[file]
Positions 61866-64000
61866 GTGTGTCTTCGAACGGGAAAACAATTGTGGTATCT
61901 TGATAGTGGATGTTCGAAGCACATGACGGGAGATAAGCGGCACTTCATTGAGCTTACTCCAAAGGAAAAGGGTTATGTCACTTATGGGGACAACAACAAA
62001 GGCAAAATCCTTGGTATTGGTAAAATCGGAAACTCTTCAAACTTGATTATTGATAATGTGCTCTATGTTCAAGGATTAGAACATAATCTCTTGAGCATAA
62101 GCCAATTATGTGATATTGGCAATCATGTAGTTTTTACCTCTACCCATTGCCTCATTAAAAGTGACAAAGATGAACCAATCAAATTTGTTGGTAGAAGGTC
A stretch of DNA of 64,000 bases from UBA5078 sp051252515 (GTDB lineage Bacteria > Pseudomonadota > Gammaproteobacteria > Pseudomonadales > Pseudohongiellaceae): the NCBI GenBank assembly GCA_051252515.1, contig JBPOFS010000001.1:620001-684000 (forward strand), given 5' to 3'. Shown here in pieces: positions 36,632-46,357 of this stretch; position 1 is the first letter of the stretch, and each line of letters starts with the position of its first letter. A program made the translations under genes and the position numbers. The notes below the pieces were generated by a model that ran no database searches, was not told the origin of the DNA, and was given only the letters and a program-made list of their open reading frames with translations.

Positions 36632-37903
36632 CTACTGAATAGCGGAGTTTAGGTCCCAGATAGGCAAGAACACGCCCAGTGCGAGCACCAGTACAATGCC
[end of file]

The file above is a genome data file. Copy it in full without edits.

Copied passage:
Positions 61866-64000
61866 GTGTGTCTTCGAACGGGAAAACAATTGTGGTATCT
61901 TGATAGTGGATGTTCGAAGCACATGACGGGAGATAAGCGGCACTTCATTGAGCTTACTCCAAAGGAAAAGGGTTATGTCACTTATGGGGACAACAACAAA
62001 GGCAAAATCCTTGGTATTGGTAAAATCGGAAACTCTTCAAACTTGATTATTGATAATGTGCTCTATGTTCAAGGATTAGAACATAATCTCTTGAGCATAA
62101 GCCAATTATGTGATATTGGCAATCATGTAGTTTTTACCTCTACCCATTGCCTCATTAAAAGTGACAAAGATGAACCAATCAAATTTGTTGGTAGAAGGTC
A stretch of DNA of 64,000 bases from UBA5078 sp051252515 (GTDB lineage Bacteria > Pseudomonadota > Gammaproteobacteria > Pseudomonadales > Pseudohongiellaceae): the NCBI GenBank assembly GCA_051252515.1, contig JBPOFS010000001.1:620001-684000 (forward strand), given 5' to 3'. Shown here in pieces: positions 36,632-46,357 of this stretch; position 1 is the first letter of the stretch, and each line of letters starts with the position of its first letter. A program made the translations under genes and the position numbers. The notes below the pieces were generated by a model that ran no database searches, was not told the origin of the DNA, and was given only the letters and a program-made list of their open reading frames with translations.

Positions 36632-37903
36632 CTACTGAATAGCGGAGTTTAGGTCCCAGATAGGCAAGAACACGCCCAGTGCGAGCACCAGTACAATGCC